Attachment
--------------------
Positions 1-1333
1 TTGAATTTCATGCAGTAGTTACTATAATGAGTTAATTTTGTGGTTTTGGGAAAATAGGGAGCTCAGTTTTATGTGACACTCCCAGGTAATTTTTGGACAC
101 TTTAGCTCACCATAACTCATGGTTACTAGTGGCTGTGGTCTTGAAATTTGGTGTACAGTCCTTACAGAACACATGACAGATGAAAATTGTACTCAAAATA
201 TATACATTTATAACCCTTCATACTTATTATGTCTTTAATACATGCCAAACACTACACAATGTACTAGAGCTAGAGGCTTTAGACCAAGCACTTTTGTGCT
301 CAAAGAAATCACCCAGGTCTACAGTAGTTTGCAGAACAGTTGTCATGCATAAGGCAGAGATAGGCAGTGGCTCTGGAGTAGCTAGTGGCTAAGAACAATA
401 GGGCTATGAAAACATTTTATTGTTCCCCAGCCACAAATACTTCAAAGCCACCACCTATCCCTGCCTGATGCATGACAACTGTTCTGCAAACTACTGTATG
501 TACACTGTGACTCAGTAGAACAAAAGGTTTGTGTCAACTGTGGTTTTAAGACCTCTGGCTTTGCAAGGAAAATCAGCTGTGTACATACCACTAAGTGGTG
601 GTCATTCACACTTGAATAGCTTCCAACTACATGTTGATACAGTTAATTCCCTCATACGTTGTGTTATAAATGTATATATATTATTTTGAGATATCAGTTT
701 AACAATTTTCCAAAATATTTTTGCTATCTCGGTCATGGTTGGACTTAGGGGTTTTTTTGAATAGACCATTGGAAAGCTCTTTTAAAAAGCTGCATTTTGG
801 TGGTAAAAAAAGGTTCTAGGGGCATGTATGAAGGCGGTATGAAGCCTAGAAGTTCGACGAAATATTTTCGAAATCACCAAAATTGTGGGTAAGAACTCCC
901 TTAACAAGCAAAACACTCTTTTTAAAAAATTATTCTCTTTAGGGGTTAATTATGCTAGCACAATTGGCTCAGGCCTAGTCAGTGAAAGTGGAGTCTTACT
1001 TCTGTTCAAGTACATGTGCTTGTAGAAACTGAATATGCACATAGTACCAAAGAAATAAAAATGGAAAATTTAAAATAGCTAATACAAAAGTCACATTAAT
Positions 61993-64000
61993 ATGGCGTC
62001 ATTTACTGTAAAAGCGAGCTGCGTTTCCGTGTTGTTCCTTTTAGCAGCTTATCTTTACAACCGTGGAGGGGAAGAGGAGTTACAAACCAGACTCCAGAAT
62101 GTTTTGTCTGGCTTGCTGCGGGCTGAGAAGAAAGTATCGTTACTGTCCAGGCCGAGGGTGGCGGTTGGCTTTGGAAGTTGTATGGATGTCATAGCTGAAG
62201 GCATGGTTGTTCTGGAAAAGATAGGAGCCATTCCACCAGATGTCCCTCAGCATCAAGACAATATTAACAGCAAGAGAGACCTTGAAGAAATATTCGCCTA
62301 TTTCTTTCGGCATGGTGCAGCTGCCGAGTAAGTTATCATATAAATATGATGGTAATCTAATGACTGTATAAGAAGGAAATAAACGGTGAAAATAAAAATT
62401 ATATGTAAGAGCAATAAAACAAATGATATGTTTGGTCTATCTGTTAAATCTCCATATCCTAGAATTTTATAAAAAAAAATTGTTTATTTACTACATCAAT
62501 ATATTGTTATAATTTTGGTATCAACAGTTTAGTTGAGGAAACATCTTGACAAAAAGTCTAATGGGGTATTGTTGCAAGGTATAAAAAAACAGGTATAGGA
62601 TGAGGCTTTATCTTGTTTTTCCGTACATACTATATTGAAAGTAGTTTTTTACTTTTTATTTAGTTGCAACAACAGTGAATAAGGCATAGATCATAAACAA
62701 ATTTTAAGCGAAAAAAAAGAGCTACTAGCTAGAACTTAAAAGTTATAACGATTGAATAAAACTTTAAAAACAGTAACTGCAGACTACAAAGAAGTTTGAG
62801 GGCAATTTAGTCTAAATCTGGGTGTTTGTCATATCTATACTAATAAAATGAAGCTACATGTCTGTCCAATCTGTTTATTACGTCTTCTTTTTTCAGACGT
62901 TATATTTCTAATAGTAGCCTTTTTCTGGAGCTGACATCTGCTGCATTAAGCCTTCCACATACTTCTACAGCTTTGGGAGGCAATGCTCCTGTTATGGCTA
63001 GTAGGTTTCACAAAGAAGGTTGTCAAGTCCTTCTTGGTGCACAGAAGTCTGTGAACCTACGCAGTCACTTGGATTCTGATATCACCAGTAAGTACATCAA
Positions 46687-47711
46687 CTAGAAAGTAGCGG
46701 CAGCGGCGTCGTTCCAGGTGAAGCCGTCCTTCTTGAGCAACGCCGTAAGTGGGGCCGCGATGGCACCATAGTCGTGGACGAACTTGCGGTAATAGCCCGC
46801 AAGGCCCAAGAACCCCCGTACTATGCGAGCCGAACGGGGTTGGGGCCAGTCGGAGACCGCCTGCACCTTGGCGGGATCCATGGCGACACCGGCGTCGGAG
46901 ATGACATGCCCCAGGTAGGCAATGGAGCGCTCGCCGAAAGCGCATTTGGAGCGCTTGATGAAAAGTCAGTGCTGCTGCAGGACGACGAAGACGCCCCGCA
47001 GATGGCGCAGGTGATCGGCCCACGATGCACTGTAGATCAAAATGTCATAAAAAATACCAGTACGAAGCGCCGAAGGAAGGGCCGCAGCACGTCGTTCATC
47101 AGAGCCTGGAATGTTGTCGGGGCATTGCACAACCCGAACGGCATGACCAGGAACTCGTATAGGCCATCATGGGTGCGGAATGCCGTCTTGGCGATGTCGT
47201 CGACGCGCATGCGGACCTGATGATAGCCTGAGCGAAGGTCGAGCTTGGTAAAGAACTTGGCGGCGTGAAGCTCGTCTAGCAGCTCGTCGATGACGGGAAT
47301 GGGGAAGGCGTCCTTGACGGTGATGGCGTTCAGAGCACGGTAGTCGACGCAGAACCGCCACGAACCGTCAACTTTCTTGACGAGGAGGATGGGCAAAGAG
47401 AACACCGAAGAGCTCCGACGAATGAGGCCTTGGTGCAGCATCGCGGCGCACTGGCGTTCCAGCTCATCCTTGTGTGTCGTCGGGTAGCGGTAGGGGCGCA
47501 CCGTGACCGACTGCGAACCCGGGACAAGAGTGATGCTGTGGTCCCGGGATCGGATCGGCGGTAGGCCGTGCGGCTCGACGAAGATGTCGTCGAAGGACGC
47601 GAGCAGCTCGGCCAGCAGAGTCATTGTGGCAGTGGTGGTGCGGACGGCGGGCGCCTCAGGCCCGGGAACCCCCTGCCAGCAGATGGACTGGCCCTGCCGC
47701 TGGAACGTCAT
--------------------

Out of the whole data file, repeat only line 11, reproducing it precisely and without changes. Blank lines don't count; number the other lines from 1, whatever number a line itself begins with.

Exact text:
901 TTAACAAGCAAAACACTCTTTTTAAAAAATTATTCTCTTTAGGGGTTAATTATGCTAGCACAATTGGCTCAGGCCTAGTCAGTGAAAGTGGAGTCTTACT